I have approached a clearing in the woods where I have come across an old, abandoned structure falling in upon itself. Inside, for the briefest moment, I can feel a sense of relief upon stumbling across it in the most unexpected place. It was my home once. Making my way through the dried weeds and overgrowth, I warily approach the back wall of the house and ease my face close to the glass. I feverishly wipe the caked-up dirt off the glass, putting my hand up to shield the glare from the light, and peer in, expectant to find something salvageable obscured somewhere in the cobwebs. But there is nothing substantial. Just a softly diffused ray of light flowing down over the edges of a dust-encased chair onto the weathered wooden floor below.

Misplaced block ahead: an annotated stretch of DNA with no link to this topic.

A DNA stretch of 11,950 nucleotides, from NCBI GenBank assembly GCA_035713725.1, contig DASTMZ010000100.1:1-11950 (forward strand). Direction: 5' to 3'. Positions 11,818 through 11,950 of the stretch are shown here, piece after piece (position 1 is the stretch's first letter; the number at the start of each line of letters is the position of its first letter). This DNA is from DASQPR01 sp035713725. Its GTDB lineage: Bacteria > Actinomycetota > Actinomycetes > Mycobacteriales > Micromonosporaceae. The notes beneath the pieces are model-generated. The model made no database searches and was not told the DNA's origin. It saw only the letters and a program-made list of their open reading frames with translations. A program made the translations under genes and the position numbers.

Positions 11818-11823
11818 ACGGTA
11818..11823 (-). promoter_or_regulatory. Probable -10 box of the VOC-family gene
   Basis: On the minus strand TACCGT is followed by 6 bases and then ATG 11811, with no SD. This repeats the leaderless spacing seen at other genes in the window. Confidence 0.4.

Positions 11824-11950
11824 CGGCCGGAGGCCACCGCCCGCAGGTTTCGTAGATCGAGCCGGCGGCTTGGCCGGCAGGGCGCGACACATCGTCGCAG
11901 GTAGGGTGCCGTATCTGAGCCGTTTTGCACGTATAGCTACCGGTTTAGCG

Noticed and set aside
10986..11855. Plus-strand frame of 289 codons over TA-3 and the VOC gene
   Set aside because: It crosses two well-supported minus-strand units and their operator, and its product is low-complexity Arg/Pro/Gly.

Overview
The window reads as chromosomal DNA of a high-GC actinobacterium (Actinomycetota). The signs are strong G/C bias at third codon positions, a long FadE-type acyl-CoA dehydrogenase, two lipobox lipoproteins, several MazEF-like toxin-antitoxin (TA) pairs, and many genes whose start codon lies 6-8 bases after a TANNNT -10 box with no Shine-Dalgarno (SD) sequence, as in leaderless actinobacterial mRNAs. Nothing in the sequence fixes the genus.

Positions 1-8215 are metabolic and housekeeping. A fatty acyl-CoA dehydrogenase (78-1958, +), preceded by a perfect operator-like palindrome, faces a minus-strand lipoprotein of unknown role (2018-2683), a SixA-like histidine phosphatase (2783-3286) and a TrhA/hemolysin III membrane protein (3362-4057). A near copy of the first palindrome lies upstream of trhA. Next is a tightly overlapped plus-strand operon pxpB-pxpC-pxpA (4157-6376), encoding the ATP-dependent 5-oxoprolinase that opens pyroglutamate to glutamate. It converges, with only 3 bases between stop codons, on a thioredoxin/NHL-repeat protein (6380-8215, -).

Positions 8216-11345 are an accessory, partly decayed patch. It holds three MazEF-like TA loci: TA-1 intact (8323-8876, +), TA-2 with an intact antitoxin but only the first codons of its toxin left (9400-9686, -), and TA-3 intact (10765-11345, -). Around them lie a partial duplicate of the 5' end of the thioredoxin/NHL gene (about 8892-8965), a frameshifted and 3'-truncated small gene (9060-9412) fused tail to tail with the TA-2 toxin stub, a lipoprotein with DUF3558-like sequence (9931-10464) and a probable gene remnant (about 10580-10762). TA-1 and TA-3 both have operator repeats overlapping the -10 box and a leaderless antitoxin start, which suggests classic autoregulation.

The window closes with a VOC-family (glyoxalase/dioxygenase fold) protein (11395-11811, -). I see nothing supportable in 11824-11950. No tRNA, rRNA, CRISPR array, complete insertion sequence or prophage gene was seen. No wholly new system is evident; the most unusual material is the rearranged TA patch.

I sigh, perhaps from disappointment. Or maybe exhaustion. Again, I try to focus through the dirty glass and cobwebs. If I strain hard enough, I can barely make out the edges of picture frames on the wall. Boxes overflowing with randomly shaped objects. Ominous clutter in the corner. Cobwebs. Haze. Dust floating in the air. If I didn’t know it belonged to me, I would dare to call it junk. Expendable. Rubbish.